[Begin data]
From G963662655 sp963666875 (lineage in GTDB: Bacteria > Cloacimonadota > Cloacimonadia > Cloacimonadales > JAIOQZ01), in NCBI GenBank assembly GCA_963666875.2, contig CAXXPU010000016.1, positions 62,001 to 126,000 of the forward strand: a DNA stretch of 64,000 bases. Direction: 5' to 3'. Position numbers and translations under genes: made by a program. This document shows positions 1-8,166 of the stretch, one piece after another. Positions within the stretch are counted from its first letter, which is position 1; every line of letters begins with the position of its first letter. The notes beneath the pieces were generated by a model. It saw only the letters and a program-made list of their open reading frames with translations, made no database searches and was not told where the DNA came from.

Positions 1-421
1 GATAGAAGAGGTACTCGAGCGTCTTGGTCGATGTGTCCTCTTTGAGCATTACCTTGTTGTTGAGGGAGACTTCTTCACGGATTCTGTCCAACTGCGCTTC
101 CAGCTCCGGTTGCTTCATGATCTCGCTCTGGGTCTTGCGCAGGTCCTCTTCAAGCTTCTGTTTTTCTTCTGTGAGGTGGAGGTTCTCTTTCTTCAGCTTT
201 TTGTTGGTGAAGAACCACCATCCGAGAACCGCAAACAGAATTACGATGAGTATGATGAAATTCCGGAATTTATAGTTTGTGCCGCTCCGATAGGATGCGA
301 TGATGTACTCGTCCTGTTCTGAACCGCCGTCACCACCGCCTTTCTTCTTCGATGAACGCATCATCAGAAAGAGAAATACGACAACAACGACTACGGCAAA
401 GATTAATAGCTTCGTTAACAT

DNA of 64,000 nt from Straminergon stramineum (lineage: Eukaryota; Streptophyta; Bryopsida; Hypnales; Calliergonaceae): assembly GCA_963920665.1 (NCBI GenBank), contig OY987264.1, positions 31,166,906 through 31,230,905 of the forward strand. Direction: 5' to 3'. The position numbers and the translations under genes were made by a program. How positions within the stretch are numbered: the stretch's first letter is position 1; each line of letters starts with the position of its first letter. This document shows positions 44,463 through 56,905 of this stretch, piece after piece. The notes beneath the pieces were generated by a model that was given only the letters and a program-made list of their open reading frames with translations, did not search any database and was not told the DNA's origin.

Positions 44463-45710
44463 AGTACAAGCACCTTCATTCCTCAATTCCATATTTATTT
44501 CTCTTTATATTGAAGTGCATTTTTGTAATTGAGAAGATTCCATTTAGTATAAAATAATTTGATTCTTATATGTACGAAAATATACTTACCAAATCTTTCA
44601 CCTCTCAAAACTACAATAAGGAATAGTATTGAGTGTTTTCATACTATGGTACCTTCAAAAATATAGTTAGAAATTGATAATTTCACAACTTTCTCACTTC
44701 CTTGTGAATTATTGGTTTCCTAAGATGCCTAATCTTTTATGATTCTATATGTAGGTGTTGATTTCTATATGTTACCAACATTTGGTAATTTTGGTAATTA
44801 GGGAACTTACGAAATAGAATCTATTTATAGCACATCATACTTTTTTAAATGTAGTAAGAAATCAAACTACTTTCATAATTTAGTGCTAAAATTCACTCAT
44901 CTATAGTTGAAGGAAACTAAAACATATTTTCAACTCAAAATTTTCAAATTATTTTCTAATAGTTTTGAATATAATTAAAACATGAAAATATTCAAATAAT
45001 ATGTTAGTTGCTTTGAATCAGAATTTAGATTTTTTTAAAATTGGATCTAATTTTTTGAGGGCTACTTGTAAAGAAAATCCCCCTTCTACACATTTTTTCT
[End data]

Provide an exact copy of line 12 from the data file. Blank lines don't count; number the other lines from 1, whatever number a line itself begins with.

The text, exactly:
44601 CCTCTCAAAACTACAATAAGGAATAGTATTGAGTGTTTTCATACTATGGTACCTTCAAAAATATAGTTAGAAATTGATAATTTCACAACTTTCTCACTTC